Newborn Needed 13 Stitches After Being Cut During Emergency C-Section
“To have your granddaughter born to come out to see the plastic surgeon, to get 13 stitches, is devastating.”
Within minutes of being born, Kyanni Williams was already undergoing her first major medical operation. The Denver newborn needed stitches after being cut during a C-section. A plastic surgeon was brought in to close a laceration on Kyanni’s cheek with 13 stitches, leaving her family frustrated and heartbroken by the accident.
“To have your granddaughter born to come out to see the plastic surgeon, to get 13 stitches, is devastating,” Walter Williams, Kyanni’s grandfather, told KDVR.
Kyanni’s family told the news outlet they’d planned to have a natural birth at Denver Health Medical Center. But shortly Kyanni’s mother, Reazjhana Williams, was given a pill to speed up her labor, something went wrong and doctors ordered an emergency C-section.
“They said our baby made a sudden movement and they couldn’t hear her heartbeat or find it,” Damarqus Williams, Kyanni’s father, told KDVR. “They took [Reazjhana] into an immediate C-section.”
It was during that C-section that Kyanni’s cheek was accidentally cut by the operating doctor’s scalpel. “They said her face was close to the placenta wall,” Damarqus explained to the news outlet. “It’s upsetting. She’s not comfortable.”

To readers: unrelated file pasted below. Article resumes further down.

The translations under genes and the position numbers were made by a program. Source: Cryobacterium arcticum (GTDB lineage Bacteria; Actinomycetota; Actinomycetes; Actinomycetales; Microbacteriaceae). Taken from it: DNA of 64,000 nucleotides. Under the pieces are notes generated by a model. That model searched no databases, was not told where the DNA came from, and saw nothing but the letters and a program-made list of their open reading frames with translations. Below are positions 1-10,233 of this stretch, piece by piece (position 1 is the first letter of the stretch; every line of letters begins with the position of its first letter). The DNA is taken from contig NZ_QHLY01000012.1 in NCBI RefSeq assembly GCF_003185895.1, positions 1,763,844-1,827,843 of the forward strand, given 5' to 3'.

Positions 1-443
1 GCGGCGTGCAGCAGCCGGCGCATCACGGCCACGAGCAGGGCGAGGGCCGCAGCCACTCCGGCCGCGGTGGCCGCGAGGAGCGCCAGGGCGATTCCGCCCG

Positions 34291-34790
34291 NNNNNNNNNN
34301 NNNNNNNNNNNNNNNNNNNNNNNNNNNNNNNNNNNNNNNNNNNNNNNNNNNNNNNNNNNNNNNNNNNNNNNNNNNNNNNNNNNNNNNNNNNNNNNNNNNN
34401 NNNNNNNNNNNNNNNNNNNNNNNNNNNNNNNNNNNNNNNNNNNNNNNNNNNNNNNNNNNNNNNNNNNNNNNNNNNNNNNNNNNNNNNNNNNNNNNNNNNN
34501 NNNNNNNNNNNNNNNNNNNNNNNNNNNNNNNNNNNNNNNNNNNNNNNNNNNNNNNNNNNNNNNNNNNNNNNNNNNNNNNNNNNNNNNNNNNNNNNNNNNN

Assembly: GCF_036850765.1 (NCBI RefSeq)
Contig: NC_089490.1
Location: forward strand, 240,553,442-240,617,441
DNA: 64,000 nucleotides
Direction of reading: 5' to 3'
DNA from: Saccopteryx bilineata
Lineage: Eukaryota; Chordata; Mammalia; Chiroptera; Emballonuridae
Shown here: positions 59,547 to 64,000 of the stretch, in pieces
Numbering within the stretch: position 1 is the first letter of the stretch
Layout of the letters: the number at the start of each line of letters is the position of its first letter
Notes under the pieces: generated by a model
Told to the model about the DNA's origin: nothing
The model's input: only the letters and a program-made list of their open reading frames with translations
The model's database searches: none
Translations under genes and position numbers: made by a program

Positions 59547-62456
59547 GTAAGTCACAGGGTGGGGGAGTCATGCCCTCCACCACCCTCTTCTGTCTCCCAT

While fetal lacerations like the one Kyanni sustained are rare, they can happen. "Unfortunately babies do sometimes get cut during C-sections,” OB-GYN Dr. Candice Fraser of Your Doctors Online previously told Romper. Although rare, Fraser said fetal lacerations are more likely to occur in situations where complications like fetal or maternal distress require the obstetrician to act fast and deliver the infant in a minute or less. “This is probably the most likely scenario when lacerations occur,” Fraser said.
Indeed, studies have confirmed fetal lacerations are typically rare. A 2004 analysis of more than 3,000 cesarean births published in The American Journal of Obstetrics and Gynecology found just 97 instances of accidental fetal lacerations. Of those 97 cases, 94 were deemed to be mild, 2 were moderate, and 1 was severe. The study noted, “the risk for fetal accidental lacerations was higher in fetuses who underwent emergency cesarean birth and lower for unscheduled and scheduled cesarean births.”
A separate study conducted in 2006, examined more than 37,000 cesarean births and found just 0.7% resulted in a skin laceration injury.
But the rarity of Kyanni’s injury comes as little comfort to the Williams family. “I tried to be understanding about what happened, but on top of the fact that her face got cut and a plastic surgeon had to come do it, there's just a lot of things I'm not understanding with the C-section,” Reazjhana told KDVR. “I've never heard of anybody having to deal with their baby's face looking like this after a C-section."
In a statement to USA Today, Denver Health noted it had been in contact with the family over the incident but maintained that lacerations are a known complication of emergency C-sections, which the medical center only performs “when the life of the mother and/or baby is at risk.”
“We are saddened that there was an injury to the baby’s face but are relieved the baby was delivered healthy and is now at home,” the medical center said.